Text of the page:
Mary P. Watson, PhD , University of Delaware
With support from the PRF, we have made considerable progress in utilizing transition metal-catalyzed activation of C–O bonds to enable rapid generation of molecular and stereochemical complexity from simple, readily accessible starting materials. As described in our proposal, we initially focused on developing new reactions via activation of aryl C–O bonds. Although these reactions have proven challenging, graduate students Andrew Ehle and Qi Zhou have begun to make progress in this area and will report our initial successes in this area soon. Our group has also begun to consider substrates with weaker C–O bonds for transition metal-catalyzed reactions and has found this to be a particularly interesting area for the discovery of new reaction technology.
In one area, we have discovered a novel transition metal-catalyzed reaction of N-benzoylaminals. Such aminals are attractive starting materials that can be easily accessed from acid chlorides, aldehydes and primary amines. However, few methods report the use of transition metal catalysts with aminals despite the potential for novel reaction pathways. Danielle McAtee, who joined this project as a first-year graduate student, has discovered that the use of a nickel(0) catalyst in conjuction with Lewis acid enables efficient cyclization of N-benzoyl aminals. This cyclization results in formation of 3-substituted isoindolinones, a molecular structure found in a number of biologically active molecules and natural products, including the anxiolytic pagoclone and natural pestalachloride A. With graduate student Srimoyee Dasgupta, Danielle has optimized the reaction conditions and determined that this reaction can be used to form a variety of these heterocyclic products.
Intrigued by the role of nickel in this cyclization, we have pursued mechanistic studies of this reaction. The results of these studies suggest that the nickel catalyst is involved in the C–C bond formation and not in the C–O bond cleavage. Lewis acid alone is sufficient to reversibly form the iminium ion intermediate. Based on our studies and precedent from the Arndtsen group in related palladium chemistry, we propose that the electron-rich nickel catalyst reacts with the iminium ion to form an alpha-amidoalkylnickel(II) intermediate, which then likely reacts via either electrophilic aromatic substitution (EAS) or a migratory insertion pathway. Based on the observed substituent effects, we currently favor the EAS pathway. Our discovery, optimization, substrate scope and mechanistic experiments have been published recently and the publication added to the ACS-PRF web reporting system.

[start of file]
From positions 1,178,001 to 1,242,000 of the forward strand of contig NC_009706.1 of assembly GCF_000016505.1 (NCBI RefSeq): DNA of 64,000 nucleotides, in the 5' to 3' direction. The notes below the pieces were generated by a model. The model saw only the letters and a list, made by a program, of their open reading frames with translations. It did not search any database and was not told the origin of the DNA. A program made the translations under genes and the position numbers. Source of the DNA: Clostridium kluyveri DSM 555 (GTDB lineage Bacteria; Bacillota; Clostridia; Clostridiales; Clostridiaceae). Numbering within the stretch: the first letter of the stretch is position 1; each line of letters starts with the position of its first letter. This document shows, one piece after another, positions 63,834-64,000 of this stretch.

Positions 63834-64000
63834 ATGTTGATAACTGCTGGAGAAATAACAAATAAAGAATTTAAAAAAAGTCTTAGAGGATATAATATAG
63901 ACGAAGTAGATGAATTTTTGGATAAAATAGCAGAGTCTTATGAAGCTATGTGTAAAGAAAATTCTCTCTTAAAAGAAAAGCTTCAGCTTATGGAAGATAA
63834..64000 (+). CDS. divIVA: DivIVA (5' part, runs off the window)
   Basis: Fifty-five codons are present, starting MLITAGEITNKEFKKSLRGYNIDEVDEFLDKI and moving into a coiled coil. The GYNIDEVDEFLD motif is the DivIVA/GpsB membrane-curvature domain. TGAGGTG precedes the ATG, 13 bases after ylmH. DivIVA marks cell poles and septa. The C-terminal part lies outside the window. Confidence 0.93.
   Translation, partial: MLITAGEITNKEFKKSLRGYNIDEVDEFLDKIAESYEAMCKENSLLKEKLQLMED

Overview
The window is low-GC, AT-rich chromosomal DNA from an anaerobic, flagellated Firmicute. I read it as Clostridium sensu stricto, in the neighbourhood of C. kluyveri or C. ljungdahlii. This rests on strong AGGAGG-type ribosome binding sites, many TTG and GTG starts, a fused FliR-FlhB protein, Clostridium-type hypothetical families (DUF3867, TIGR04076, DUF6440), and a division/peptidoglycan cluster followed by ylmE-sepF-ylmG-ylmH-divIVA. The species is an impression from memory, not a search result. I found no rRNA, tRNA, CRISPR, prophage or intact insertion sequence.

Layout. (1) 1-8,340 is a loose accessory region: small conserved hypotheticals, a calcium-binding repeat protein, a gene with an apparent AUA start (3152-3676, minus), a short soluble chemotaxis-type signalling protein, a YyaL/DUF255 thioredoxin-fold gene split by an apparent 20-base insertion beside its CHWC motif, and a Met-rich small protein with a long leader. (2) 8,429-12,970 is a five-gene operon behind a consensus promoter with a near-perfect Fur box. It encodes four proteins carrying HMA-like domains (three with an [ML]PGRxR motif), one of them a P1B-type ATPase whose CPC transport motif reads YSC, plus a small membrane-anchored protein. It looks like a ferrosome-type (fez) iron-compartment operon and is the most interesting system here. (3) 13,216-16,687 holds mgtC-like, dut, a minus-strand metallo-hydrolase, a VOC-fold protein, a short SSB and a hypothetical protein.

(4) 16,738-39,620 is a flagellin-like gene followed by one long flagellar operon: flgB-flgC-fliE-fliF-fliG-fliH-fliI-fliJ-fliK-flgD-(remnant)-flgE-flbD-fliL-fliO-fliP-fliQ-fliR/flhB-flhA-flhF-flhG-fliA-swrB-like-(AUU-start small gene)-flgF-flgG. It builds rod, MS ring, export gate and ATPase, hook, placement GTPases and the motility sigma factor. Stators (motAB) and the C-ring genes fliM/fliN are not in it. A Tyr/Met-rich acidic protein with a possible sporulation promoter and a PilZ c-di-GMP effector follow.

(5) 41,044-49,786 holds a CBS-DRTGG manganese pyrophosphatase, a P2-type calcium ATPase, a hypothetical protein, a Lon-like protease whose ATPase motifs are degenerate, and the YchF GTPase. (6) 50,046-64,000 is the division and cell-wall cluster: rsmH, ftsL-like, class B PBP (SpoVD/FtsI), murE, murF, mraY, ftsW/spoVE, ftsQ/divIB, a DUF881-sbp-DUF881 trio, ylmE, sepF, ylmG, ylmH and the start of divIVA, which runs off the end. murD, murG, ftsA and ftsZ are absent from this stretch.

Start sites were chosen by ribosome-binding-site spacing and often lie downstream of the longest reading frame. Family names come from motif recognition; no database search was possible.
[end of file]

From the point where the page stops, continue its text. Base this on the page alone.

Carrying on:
Our discovery of the nickel(0)-catalyzed cyclization of aminals has captured our imagination and inspired us to consider the possibility of related transformations, in which a transition metal catalyst controls the reactivity (or selectivity) of a cationic intermediate. To this end, we have begun a program in enantioselective, transition metal-catalyzed additions to prochiral oxocarbenium ions, formed in situ from racemic acetals. In particular, we are interested in enantioselective additions to cyclic oxocarbenium ions, because the requisite acetals are readily available by reduction of lactones and alpha-substituted oxygen heterocycles comprise a number of biologically active natural and synthetic products. Within this funding period, postdoctoral fellow Dr. Prantik Maity has developed a copper(I)-catalyzed alkynylation of isochroman acetals. By using a chiral bis(oxazoline) ligand, high enantioselectivies of the 2-alkynylisochromans are observed. To our knowledge, this is one of only 4 reported methods for enantioselective additions to cyclic oxocarbenium ions. Our report of this alkynylation is currently in press and will be added to the ACS-PRF web reporting system soon.
Our current studies are focused on the further development of this alkynylation and related chemistry. One of our highest priorities is to generalize this alkynylation to other acetal substrates, and we have preliminary results suggesting that enantioselective alkynylations of chromene acetals will also be possible. We are pursuing mechanistic analysis, as well as optimization studies, to reach this goal.
We are very excited to pursue these research directions and are grateful for the funding provided by the ACS PRF, which allowed us to develop this chemistry.